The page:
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FACTCHECK

FactCheck: Abortion bill still many stages away from passing into law

The lengthy passage from bill to law has led to confusion.

A REPORT ON a vote on a bill to expand the circumstances in which an abortion can be carried out in Ireland has been misinterpreted, sometimes to imply that it has already passed through the Dáil. It still has to pass many further stages, through the Dáil, the Seanad, and the President, before it will take effect in law.

The website Irish Legal News reported on the story with the headline: “Dáil votes to fully decriminalise abortion”.

However, this headline has unintentionally misled some, as is evidenced by Facebook posts that shared the story saying thing like: “The Senate still needs to pass the bill, but it’s expected to pass.”

In fact, on May 31, the Dáil voted that an amendment proposed by Bríd Smith and other members of People Before Profit–Solidarity, should move to committee, the third of five stages that a bill must pass in the Dáil. It will be referred to the Oireachtas Health Committee.

The Irish Legal News story did not mention that this was only passed at the second stage, or that there were multiple more stages to go.

If the Health (Regulation of Termination of Pregnancy) (Amendment) Bill 2023 passes through the Dáil, it then moves through further stages in the Seanad, before being signed into law by the President.

An overview of how a bill becomes a law can be read here

 It is common for bills that have advanced to committee stage in the Dáil to later be amended, voted down, or delayed until they become defunct.

The editor of Irish legal News, Connor Beaton, told The Journal, “Irish Legal News is a specialist news service for the legal community. We write for an audience which is familiar with the legislative process and understands that bills must go through several stages.”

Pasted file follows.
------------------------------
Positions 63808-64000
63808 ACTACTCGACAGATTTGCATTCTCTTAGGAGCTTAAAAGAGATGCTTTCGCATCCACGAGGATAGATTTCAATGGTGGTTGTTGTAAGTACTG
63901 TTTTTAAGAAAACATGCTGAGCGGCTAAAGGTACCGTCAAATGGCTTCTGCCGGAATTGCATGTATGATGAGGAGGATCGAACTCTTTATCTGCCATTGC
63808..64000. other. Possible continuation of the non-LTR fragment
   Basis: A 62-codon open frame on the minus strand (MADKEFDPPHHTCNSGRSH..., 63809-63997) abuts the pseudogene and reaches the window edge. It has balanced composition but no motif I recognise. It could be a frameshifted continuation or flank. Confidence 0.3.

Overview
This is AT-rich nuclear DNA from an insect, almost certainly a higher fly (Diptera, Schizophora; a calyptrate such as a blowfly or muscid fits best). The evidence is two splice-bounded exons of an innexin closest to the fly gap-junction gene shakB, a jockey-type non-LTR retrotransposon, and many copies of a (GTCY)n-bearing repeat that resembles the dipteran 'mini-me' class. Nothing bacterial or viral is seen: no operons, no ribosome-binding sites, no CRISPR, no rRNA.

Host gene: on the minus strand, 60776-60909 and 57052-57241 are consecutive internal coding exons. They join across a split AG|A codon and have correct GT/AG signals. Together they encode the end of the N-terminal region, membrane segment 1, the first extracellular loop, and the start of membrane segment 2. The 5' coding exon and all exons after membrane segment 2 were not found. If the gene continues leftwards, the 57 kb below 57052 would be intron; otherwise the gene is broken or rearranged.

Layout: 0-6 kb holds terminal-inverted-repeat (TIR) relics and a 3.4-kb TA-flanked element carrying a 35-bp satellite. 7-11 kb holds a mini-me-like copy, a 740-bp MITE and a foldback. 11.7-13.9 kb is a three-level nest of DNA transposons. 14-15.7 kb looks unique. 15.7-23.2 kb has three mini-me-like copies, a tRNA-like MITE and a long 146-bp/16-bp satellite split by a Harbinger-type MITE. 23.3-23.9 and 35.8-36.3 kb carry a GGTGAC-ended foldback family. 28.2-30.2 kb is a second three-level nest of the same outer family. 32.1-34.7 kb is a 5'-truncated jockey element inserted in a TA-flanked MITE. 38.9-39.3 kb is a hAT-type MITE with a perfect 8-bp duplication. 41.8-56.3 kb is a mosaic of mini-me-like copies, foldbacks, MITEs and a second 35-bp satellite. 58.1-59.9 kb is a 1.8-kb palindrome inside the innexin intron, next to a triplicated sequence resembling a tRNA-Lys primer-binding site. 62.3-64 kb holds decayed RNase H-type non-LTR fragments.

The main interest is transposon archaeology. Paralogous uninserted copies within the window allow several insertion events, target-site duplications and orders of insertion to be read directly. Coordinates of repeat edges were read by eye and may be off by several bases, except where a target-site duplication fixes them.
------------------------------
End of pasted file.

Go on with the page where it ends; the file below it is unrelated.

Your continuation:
He said he had amended the article since being contacted by The Journal so as not to cause confusion for a wider audience.

The passing of the bill at this stage is significant though as it highlights an appetite by politicians to consider changes to the laws on abortion.

“While most TDs would prefer to avoid the issue until after the next election, they also seem to have realised how strongly public opinion favours abortion rights,” a statement by People Before Profit-Solidarity read.

Another Facebook post that has caused controversy, reads: “Sinn Féin has just voted in the Dail, to decriminalise abortion up until birth”, along with the name of the Bill.

While the phrase “decriminalize abortion up until birth” is easy to misinterpret, they are technically correct.

The amendment does propose that removal of section 23 of the Health (Regulation of Termination of Pregnancy) Act 2018, which makes anyone who ends the life of a foetus “otherwise than in accordance with the provisions of this Act”, liable for up to 14 years imprisonment.

This is explicitly described as removing “all clauses relating to the criminalisation of abortion” in the bill’s explanatory memorandum

Deputy Peadar Tóibín, one of the bills detractors, told the Dáil that, “this will leave no real sanction to prevent an abortion, thereby allowing for abortion up until birth”.

However the bill’s supporters say that abortions would be “treated like any other medical procedure”, and while some restrictions still apply, it would not fall under criminal law by default.

The amendment proposes that abortion can still be provided “on request prior to foetal viability” — the stage at which a fetus might survive outside the uterus; often taken as between 23-24 weeks.

It also proposes that the abortion should be allowed after this point where medical practitioners have determined that the mother’s life or health is at risk if the pregnancy continues.

The amendment also proposes abortions should be allowed where there is an abnormality that is likely to lead to the death of the foetus within a year of birth, rather than within 28 days described in current legislation.

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